Huh? So as long as they're doing relatively better, they should just stop trying to fight for their pay? We all try to fight for our pay, that's just normal, yes we won't threaten to jump of buildings, but this is China, there's no rule of law, you can't fight for your pay using legal actions. 

post #13 of 90

Sounds like all of these people need to be rounded up and fired immediately. 200 workers out of 1/2 million? Fire them.

 

You have the right to disapprove of how much you are being paid, but you are not guaranteed a job.

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post #14 of 90

 

Quote:
Originally Posted by drobforever View Post

 

 

Huh? So as long as they're doing relatively better, they should just stop trying to fight for their pay? We all try to fight for our pay, that's just normal, yes we won't threaten to jump of buildings, but this is China, there's no rule of law, you can't fight for your pay using legal actions. 

 

You have no idea what you're talking about. The cost of labor has been on the rise in China for years. This is why some of these Foxconn operations are going overseas (relative to China).

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post #15 of 90

So how is this gonna work now- Foxconn is expected to automatically increase pay whenever workers 'threaten' to jump off a roof? And won't they keep using the same tactic if it works once? Noone is fucking forcing them to work there. Meanwhile, tens of thousands are desperate for a job at Foxconn. Thats the reality. 

post #16 of 90
Pat yourselves on the back, myopic activists, and tell yourself "Job well done."

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post #17 of 90

 

Quote:
Originally Posted by hill60 View Post

 

 

Here's a solution, offer them transfers to the factories that aren't subject to scrutiny where all the other companies that use Foxconn have their stuff made.

 

I'm sure the great benevolent leaders of China have already offered them transfers to where they can breath fresh air, get a lot of sun, while working with nature. At this new location, far from the smelly cities, they will be happy... that is to say, no one dares to complain. Ever. More then once.

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post #18 of 90

Obviously the conditions are very bad, and the pay is very low.  That anyone is trying to argue otherwise is a sign of the moral decay in the US/UK.  Anyone with integrity would be wishing all their best to people in a tough spot; people who are trying to make their lives a little better, however they can.  The xenophobia and unveiled hatred is depressing; I don't want my kids growing up in this country of moral/mental abortions.

post #19 of 90

 

Quote:
Originally Posted by DeanSolecki View Post

Obviously the conditions are very bad, and the pay is very low.  That anyone is trying to argue otherwise is a sign of the moral decay in the US/UK.  Anyone with integrity would be wishing all their best to people in a tough spot; people who are trying to make their lives a little better, however they can.  The xenophobia and unveiled hatred is depressing; I don't want my kids growing up in this country of moral/mental abortions.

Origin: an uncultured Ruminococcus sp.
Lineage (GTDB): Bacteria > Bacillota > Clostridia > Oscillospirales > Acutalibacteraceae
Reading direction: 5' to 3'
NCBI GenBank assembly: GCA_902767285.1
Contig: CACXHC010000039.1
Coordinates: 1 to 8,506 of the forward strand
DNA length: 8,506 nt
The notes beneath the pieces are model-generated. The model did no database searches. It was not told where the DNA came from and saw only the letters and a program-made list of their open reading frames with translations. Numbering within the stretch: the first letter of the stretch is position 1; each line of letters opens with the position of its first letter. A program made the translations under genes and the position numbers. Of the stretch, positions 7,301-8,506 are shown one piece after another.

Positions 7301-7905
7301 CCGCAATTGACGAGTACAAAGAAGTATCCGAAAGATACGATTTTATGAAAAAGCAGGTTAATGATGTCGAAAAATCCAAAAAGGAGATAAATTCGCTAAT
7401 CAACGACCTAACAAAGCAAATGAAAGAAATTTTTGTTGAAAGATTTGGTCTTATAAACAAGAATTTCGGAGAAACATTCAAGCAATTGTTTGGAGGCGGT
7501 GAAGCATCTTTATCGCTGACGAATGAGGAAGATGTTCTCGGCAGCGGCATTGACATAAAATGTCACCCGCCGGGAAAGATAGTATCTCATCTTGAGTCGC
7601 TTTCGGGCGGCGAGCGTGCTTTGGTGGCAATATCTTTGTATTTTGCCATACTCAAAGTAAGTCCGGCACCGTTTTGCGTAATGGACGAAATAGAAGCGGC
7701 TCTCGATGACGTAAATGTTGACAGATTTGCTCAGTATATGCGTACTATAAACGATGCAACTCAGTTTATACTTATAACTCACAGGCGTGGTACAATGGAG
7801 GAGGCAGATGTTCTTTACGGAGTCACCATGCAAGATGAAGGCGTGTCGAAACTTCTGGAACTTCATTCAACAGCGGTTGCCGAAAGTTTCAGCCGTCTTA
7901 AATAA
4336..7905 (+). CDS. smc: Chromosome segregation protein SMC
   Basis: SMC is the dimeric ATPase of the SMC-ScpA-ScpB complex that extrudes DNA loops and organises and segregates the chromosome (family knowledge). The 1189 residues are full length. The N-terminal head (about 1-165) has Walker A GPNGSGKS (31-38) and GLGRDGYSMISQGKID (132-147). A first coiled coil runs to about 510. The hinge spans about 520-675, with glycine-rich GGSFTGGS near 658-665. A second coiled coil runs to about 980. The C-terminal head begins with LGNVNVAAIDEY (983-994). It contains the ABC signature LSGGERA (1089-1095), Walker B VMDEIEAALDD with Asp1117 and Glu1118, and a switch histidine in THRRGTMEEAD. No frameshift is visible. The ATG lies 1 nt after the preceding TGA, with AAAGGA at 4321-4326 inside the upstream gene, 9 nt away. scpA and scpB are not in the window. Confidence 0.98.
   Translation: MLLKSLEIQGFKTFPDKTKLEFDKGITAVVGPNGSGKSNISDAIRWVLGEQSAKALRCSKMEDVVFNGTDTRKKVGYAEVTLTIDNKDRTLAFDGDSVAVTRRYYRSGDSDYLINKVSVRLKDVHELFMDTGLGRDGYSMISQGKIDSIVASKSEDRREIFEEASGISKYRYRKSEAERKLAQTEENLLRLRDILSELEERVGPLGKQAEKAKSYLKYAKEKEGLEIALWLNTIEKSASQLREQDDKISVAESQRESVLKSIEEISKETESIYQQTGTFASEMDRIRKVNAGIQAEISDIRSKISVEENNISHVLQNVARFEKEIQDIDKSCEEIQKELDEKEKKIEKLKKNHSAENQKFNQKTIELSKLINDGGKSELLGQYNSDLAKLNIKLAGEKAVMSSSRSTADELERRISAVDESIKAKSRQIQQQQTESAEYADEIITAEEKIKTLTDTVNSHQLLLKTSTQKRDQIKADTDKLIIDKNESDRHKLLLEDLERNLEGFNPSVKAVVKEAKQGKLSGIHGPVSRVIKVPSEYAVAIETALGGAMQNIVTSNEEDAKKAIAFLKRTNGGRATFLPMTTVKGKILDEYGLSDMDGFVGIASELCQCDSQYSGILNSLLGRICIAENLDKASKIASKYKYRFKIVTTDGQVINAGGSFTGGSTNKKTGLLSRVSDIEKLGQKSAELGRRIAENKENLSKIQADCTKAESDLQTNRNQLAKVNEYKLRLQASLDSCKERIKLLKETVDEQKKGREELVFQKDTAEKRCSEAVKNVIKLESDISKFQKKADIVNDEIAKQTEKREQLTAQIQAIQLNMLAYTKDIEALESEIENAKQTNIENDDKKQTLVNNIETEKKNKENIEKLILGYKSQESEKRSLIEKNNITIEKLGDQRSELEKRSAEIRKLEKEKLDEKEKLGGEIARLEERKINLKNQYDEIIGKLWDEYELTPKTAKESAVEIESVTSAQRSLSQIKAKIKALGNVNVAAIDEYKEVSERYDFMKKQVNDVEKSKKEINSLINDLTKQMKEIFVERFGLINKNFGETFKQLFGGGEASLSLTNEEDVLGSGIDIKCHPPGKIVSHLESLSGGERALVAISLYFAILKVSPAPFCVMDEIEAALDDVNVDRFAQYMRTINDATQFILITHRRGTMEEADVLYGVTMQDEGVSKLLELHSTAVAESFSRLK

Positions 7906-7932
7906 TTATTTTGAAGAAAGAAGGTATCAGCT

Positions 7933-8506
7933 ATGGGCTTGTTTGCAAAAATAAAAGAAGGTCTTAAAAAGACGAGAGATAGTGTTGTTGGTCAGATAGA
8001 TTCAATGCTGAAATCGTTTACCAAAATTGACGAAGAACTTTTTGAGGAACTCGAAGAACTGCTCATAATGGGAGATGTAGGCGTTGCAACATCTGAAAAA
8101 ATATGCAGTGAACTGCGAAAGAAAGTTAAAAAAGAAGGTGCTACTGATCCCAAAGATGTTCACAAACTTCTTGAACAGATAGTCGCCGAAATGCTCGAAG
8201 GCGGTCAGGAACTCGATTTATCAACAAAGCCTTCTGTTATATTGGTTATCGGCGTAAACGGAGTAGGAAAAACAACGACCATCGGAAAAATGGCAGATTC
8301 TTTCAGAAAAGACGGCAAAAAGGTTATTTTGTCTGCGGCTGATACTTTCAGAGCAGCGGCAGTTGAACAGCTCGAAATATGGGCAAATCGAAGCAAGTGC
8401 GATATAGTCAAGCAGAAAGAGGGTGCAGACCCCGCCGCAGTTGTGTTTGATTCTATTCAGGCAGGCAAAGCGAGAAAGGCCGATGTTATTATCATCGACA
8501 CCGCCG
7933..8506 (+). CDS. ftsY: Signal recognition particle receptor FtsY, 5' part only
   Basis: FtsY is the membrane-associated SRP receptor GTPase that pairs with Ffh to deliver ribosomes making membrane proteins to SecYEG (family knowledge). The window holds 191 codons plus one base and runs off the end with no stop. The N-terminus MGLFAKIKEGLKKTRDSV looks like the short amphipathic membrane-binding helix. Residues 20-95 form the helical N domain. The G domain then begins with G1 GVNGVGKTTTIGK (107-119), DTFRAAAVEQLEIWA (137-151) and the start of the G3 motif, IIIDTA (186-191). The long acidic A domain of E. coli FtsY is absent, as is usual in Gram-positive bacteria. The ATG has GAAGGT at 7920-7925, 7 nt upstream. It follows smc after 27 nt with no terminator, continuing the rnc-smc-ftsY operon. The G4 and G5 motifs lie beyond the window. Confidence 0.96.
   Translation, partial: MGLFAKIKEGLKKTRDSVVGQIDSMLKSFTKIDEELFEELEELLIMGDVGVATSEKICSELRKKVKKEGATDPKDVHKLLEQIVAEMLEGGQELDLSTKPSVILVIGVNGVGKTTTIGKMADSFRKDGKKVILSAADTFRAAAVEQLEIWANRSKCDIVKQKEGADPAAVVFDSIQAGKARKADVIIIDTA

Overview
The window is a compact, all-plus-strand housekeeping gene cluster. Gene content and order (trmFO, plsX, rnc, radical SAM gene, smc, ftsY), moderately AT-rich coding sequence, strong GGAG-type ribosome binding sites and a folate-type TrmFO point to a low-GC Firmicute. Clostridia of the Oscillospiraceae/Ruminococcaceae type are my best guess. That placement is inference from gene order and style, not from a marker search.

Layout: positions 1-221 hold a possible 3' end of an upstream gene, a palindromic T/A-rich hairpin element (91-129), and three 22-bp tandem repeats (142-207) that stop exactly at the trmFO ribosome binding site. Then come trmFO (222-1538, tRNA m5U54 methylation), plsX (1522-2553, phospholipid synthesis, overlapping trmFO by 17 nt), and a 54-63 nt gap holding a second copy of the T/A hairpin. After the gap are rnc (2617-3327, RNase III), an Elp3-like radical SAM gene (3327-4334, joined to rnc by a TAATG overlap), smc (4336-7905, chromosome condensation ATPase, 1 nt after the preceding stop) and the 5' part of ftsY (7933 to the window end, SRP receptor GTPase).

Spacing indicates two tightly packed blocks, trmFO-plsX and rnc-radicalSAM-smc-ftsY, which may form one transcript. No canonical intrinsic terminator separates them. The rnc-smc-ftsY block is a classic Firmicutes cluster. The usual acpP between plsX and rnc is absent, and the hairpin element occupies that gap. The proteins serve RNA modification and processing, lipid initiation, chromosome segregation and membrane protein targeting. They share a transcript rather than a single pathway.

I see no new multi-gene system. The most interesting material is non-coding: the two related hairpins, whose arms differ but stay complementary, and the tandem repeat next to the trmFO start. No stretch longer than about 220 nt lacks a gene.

This attitude is inane. 

1.  What gives us the right to dictate their working conditions? I thought we believed in a free market?
2. China IS a different country than the U.S. Cost of living is different. Working conditions are different. Their opportunities are different. For the majority of Chinese, this is one of the best jobs they can get - even before everyone demanded that Foxconn raise their wages.

3.  If you're going to argue that one country has the right to dictate working conditions to another one, perhaps Canada should be pressuring the U.S. to offer a year of paid maternity leave since that's standard there. The Netherlands should be pushing the U.S. to offer 8 weeks vacation per year to all employees. France should be pushing us for a 32 hour work week. The UK should be insisting on free health care for all Americans. Scandinavian countries should demand free college education for all Americans. After all, if we can dictate our standards to China, why can't other countries do the same to us?

4. There's an inherent disconnect here. Apple does not have any employees in factories in China. Why are people complaining about Apple? Why not Walmart?
5. Even if you want to go after companies that hire Chinese subcontractors, why is Apple singled out when ever other major electronics company in the U.S. uses the same subcontractors?
6. The people who took these jobs freely entered an agreement to work for  Foxconn. Why do they think they have the right to demand more? If they don't like the agreement, they shouldn't have signed it. Or, if they signed it and later found that it was unacceptable, they should quit and leave the job to someone who really wants it.

In any event, if you don't want your kids growing up in this country, you're free to leave at any time. You see, you can make choices - just as the Foxconn employees can make choices. So pack your bags and leave.



As an aside - if there's a moderator reading this, please change this silly bulletin board. cmd-L on the Mac highlights the URL field of your browser - and does so on every browser. It's been the standard for a long time. On this bulletin board, cmd-L calls up a preferences window which is very annoying. 

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post #20 of 90

As employee's their options are: a) work and be grateful to have a job; b) go on strike; c) find a new job; or d) commit suicide, so when they do make things better they're not here to enjoy it and break their families hearts. And these people might choose (C) and I'm supposed to feel bad for 'em? If conditions are truly bad, they need to be fixed ASAP, but killing one's self may benefit others, but darn sure is not going to benefit the jumper.
 


Edited by mesomorphicman - 4/27/12 at 4:36pm
post #21 of 90

This is getting old. Lets move on to other news....

post #22 of 90

We shouldn’t rush to judge traditions in another country. Threatening to jump off the roof of Foxconn is a time-honored tradition, and one which we must respect. They should have a national Say You Will Jump Off of Foxconn day to honor it, in fact. They should have an Angry Birds Seasons level pack for it.